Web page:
Six Flags New Orleans (SFNO) is a 140-acre, abandoned theme park in New Orleans that has been closed since Hurricane Katrina struck the state in August 2005. It is owned by the Industrial Development Board (IDB) of New Orleans. Six Flags had leased the park from 2002 until 2009, when the lease was terminated during its bankruptcy proceedings. The former park is located in New Orleans East, off Interstate 10.
Despite various announced plans to redevelop the site, as of February 2019, it is still abandoned and in poor condition. Trespassing is prohibited, and the park is patrolled for 24 hours a day by the New Orleans Police Department. Despite these deterrents, videos and photos of the site have surfaced over the years from thrill-seekers and YouTubers. As a result, city officials became more diligent in securing the park and banning tours. A drone video by WLOX shows an aerial view of the “creepy”, ghost-town-like, deserted park.
Functioning amusement park
The park opened under the name Jazzland in 2000. It was operated by Alfa Smartparks (later Odgen Entertainment and now known as Palace Entertainment), but owned by a Spanish company called Parques Reunidos. Rides included Mega Zeph, a wooden roller coaster track built on a steel frame to prevent termite infestation and withstand hurricane-force winds. Mega Zeph was inspired by the old Zephyr roller coaster at the closed Pontchartrain Beach Amusement Park that was located next to Lake Pontchartrain by the University of New Orleans. The intent was to rebuild the Zephyr, but it was a smaller roller coaster, so that idea was scrapped in favor of the current larger Mega Zeph. Other rides included a junior steel coaster called Rex’s Rail Runner, a wild mouse steel coaster and a common steel shuttle looping Vekoma boomerang rollercoaster called a Zydeco Scream (there are well over a dozen of these identical coasters in parks in the US). The park had a log flume called Cypress Plunge and a splashwater falls ride called Spillway Splashout. In addition, the park had common amusement park spinning rides and a carousel merry-go-round. The park was not profitable, as Alpha Smart Parks specialized in running water parks and smaller amusement arcade centers. In 2001, the lease was put up for sale, and in March 2002 Six Flags purchased the lease, although the park’s name did not change that year.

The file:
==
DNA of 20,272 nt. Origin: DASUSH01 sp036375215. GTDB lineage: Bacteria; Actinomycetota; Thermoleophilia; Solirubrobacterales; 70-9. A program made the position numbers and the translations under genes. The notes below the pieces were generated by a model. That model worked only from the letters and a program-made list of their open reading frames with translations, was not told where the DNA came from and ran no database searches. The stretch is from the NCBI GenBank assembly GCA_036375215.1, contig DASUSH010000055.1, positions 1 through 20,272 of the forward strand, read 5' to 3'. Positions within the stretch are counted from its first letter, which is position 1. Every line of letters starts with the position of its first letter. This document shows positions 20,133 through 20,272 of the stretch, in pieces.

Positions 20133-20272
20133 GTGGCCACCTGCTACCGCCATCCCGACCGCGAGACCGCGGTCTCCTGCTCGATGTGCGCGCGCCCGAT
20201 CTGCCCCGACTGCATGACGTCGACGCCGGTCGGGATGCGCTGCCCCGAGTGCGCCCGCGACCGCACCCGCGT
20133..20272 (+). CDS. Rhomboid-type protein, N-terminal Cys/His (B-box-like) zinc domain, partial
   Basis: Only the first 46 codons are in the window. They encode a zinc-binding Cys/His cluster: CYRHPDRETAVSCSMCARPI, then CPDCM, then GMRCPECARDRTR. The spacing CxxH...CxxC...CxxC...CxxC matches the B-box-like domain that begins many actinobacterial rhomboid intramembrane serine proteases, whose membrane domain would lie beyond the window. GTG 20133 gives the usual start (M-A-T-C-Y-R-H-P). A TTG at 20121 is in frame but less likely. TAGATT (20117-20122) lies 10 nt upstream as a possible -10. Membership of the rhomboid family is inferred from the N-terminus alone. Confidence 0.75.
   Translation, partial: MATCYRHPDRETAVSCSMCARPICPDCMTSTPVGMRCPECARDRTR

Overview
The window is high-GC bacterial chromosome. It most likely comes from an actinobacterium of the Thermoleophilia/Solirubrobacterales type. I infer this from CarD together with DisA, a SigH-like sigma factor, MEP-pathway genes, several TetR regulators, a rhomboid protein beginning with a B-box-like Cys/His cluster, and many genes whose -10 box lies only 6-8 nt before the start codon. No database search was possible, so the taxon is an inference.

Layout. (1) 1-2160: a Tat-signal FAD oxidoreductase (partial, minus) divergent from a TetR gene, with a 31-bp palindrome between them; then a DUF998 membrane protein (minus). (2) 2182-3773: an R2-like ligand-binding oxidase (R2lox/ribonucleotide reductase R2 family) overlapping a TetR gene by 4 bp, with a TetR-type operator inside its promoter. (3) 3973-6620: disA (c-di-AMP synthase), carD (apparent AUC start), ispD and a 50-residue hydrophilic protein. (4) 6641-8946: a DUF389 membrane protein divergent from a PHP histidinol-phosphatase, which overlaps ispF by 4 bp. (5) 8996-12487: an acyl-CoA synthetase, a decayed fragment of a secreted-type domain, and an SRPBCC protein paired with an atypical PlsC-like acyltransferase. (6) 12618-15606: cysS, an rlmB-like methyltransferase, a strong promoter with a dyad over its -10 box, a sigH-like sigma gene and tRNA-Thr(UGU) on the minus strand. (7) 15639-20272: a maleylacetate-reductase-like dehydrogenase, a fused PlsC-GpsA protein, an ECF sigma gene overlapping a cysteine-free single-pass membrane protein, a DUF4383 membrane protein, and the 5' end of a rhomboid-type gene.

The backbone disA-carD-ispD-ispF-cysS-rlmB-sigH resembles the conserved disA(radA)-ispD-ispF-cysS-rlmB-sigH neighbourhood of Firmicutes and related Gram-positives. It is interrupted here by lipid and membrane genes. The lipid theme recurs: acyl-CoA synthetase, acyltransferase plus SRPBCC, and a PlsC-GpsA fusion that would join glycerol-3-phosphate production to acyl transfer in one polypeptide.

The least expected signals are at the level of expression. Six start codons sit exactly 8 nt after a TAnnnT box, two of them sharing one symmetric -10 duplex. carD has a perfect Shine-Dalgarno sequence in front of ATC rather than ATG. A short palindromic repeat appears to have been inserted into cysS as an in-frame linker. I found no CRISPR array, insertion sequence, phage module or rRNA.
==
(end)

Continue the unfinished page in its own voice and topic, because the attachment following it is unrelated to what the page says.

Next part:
Six Flags New Orleans (2003–2005)
In early 2003, Six Flags upgraded the park and renamed it “Six Flags New Orleans.” Six Flags added more shaded areas and many new flat spinning rides. The park was renamed Six Flags, and the “it’s playtime!” theme was adopted that included a dancing old man, Mr. Six. They added a Bolliger & Mabillard inverted coaster named Batman: The Ride (a mirrored version of the B&M Batman: The Ride coaster model) relocated from the defunct Thrill Valley in Japan, and a Vekoma multiple looping coaster called The Jester relocated from Six Flags Fiesta Texas. A water park that would be included in the admission (like Six Flags Parks such as Six Flags St. Louis and Six Flags America, for example) was in the planning stages in early 2005 and was going to be announced at the end of August. However, Hurricane Katrina struck New Orleans, which put those plans and the continued operations of the park in question. The last day the park operated was August 21, 2005. Weekday operations had ended a couple weeks earlier, as schools start early in August in the New Orleans area and end in mid-May. The park was scheduled to reopen on August 27 and August 28, but once Katrina was forecast late on Friday, August 26 to directly hit New Orleans, the weekend opening was cancelled in order to prepare for the storm and begin evacuations.
After Hurricane Katrina